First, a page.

My calculation is £13,475 for the dividend tax amount. I don't understand why your accountant has given you a figure quite as high as £16.5k. Here are my workings… First, income tax – as this affects how your dividends are taxed subsequently: Total salary Personal allowance Taxable salary Tax rate Amount of tax 26,500 12,500 ...


5

You cannot attach documents; but you don't need to. The IRS assumes all data entered in the forms is correct, and you have the respective documents; your tax is decided on that basis. Only if they select you for an audit, they will contact you, and then you need the recipts, W2s, etc. So keep all orignals secure (for 6 years), and file your taxes without ...


4

Comparison shop two employers' health insurance total costs. Before kids, two singles on the plans our employers offer was slightly cheaper than one family, but now that we have a kid, we are better off under one family plan than a single and head of household on the order of $40 per biweekly payroll period, approximately $1000 a year. My employer's ER and ...


4

This is probably why: Self-Employment Tax Rate The self-employment tax rate is 15.3%. The rate consists of two parts: 12.4% for social security (old-age, survivors, and disability insurance) and 2.9% for Medicare (hospital insurance). So you're probably not paying any Federal Tax, but you still have to contribute to other taxes. $462 is less than 13% of ...


4

401(k) plans are, for the most part, funded by voluntary deferrals by the employee, that is, you have to make a conscious effort to do something to put money into your 401(k). It used to be that the deferral was entirely voluntary, but so many people were ignoring the opportunity that the Government changed the rules to make a small percentage mandatory in ...


4

You cannot attach documents on free fillable forms, except those which are built into the program. From the website: General Program Limitations Attaching Statements- This program does not allow you to attach any documents to your return, except those available through the Add/View Forms menu. If you need to attach any such documents, you will ...


4

I filed electronically on March 22 and received the refund (direct deposit) 7 days later.


3

A prize is not income, in general. According to the Government of Canada, When the prize has been received as a gift, it is not included in computing income at the time of receipt. However, the recipient will be deemed to have acquired the prize at its fair market value pursuant to paragraph 69(1)(c), so that a subsequent disposition of the prize will ...


3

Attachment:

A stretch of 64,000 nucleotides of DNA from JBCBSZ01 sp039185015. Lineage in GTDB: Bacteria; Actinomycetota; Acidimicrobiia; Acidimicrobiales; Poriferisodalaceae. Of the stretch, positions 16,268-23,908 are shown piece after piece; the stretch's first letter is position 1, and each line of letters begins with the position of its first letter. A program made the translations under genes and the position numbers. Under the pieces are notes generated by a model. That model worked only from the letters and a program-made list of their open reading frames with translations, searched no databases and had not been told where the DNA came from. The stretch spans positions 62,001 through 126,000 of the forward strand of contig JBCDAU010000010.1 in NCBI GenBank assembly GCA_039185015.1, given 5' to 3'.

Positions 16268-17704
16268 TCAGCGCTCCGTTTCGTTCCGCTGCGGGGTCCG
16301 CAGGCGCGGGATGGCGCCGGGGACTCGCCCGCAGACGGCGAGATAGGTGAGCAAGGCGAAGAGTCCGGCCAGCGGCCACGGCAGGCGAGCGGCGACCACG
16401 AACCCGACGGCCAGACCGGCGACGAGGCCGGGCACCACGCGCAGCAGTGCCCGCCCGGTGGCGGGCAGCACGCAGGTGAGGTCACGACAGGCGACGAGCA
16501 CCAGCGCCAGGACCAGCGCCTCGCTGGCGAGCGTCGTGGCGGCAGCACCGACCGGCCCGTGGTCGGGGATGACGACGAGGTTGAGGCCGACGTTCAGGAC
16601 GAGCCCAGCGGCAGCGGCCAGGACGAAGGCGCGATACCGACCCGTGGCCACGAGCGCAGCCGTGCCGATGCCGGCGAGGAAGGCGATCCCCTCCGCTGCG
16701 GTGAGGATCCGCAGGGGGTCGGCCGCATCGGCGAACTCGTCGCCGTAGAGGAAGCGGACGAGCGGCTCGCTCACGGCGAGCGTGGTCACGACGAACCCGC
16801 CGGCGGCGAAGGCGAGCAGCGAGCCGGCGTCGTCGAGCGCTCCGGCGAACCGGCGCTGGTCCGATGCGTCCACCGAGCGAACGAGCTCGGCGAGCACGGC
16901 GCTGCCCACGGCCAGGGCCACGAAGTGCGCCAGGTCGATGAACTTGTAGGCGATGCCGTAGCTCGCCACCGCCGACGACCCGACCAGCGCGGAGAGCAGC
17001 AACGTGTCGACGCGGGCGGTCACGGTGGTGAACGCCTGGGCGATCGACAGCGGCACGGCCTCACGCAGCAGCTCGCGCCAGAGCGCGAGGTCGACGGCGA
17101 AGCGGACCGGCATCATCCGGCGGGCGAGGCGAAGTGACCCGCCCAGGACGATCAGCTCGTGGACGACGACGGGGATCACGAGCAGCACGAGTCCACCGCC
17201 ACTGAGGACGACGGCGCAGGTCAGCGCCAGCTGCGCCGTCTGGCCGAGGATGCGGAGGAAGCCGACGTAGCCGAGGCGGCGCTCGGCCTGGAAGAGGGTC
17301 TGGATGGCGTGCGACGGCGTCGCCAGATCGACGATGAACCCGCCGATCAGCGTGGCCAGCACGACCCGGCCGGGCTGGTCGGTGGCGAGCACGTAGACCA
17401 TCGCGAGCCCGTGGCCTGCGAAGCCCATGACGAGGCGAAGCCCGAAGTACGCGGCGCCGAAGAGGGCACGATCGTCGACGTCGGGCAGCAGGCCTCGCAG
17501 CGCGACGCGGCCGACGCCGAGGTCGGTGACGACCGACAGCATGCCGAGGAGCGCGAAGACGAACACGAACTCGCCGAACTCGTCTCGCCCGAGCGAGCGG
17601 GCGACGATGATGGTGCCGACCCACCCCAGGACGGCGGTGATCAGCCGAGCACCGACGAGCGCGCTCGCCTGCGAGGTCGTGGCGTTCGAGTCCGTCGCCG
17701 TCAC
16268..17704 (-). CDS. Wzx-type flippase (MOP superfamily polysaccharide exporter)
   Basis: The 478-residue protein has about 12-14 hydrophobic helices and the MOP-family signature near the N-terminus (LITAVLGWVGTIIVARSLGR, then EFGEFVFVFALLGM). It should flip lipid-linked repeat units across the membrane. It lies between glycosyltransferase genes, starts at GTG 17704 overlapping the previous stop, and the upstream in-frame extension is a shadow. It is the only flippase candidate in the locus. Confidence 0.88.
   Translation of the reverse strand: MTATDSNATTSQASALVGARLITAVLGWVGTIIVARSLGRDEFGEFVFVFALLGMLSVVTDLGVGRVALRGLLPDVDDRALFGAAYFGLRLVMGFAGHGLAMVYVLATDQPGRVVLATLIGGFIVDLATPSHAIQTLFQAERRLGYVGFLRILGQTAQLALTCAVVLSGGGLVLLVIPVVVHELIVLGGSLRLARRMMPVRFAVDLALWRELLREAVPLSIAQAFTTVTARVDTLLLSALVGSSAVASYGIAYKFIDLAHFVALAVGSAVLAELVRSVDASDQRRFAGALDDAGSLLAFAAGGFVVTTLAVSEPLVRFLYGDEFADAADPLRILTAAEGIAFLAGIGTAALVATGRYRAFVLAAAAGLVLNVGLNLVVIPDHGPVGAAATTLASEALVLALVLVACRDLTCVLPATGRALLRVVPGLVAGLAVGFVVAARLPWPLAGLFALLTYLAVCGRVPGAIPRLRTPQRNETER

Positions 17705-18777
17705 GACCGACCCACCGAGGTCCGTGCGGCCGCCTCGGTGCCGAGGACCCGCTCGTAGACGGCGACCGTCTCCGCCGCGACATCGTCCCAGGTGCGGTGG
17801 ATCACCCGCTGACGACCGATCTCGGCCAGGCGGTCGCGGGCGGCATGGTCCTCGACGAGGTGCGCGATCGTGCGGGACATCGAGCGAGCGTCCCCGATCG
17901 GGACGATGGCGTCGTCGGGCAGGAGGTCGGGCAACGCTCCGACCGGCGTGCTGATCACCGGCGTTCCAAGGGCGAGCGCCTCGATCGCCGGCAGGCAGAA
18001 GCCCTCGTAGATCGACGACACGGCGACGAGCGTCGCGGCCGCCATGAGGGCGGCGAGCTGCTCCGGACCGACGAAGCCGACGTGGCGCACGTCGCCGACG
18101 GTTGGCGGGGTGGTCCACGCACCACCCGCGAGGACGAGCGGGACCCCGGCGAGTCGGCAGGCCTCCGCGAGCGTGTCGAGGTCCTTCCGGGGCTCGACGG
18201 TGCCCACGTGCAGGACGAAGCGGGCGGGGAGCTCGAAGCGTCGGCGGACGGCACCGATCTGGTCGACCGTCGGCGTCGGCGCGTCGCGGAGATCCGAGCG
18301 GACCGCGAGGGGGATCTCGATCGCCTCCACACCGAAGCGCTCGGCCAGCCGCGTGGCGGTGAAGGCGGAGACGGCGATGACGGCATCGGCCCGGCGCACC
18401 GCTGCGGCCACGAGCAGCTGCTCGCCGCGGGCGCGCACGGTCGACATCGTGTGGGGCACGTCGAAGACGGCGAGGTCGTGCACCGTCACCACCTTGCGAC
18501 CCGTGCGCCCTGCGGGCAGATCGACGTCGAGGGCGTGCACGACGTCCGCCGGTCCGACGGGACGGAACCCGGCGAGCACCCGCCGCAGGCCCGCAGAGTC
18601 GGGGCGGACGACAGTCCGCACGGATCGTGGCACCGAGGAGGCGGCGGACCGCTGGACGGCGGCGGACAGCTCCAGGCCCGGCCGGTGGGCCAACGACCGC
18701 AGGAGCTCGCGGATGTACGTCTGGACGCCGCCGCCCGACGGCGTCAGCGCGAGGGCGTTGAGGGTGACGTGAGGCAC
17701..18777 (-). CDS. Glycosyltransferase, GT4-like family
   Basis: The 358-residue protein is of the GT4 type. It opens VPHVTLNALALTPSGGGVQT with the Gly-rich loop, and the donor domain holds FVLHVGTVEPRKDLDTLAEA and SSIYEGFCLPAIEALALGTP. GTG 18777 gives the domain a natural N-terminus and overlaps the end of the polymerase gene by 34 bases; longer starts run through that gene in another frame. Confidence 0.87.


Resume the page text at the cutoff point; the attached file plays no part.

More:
Notes: (a) I am not an accountant nor a financial adviser; this is not financial advice. (b) I had all but written this answer when Mark edited his answer to include my correction regarding the Dividend Allowance. As I hope my "visual" representation may be useful addition, I decided to post (a slightly modified version) anyway. But the main credit should go ...


3

The total tax you will pay over the course of the year [from withholdings + a final tax bill] is based on your income, not your source deductions. Whether your deductions are correct or not will not impact the total amount of tax you pay. So you say you "I don't feel like I should be entirely responsible for a $5k-$6k tax liability for a HR clerical error". ...


3

The CRA page about T2125 business expenses shows this about Line 8810 - Office Expenses: You can deduct the cost of office expenses. These include small items such as: pens pencils paper clips stationery stamps For Line 8811 - Office Stationary and Supplies, it says: You can deduct the cost of items the business used to provide ...


3

AGI actually stands for Adjusted (not Annual) Gross Income, so that may be part of your problem. The IRS recommends you use the 'Return Transcript' for AGI. Search for ADJUSTED GROSS INCOME or ADJUSTED GROSS INCOME PER COMPUTER (hopefully they match). For me it's about a third of the way down the second page. There is a return transcript for each year. The ...


3

Yes, unemployment is taxable. You didn't specify a state, so here's what Maryland says: Are unemployment insurance payments taxable? Yes. Any unemployment insurance benefits that you receive must be reported as part of your gross income for both state and federal tax purposes. To assist you in filing your tax returns, we will send you an IRS Form ...


3

Is that really accurate? Your sheet shows an income that would put you in the 24% marginal tax bracket in 2018 The tax is $1668 on almost $7000 of taxable income, not $6000. That is 24%. The extra $89 interest. So yes, it is accurate. You seem to not be disputing the unemployment payment amount. Is the interest income accurate, about $1000?


3

Unfortunately it sounds like you won't be getting anything, even if you file a return with no income. You said in a comment that your father pays more than 50% of your living expenses. This means he can claim you as a dependent, which means you are ineligible for the stimulus check. Note that even if he does not claim you, you still can't get the check. The ...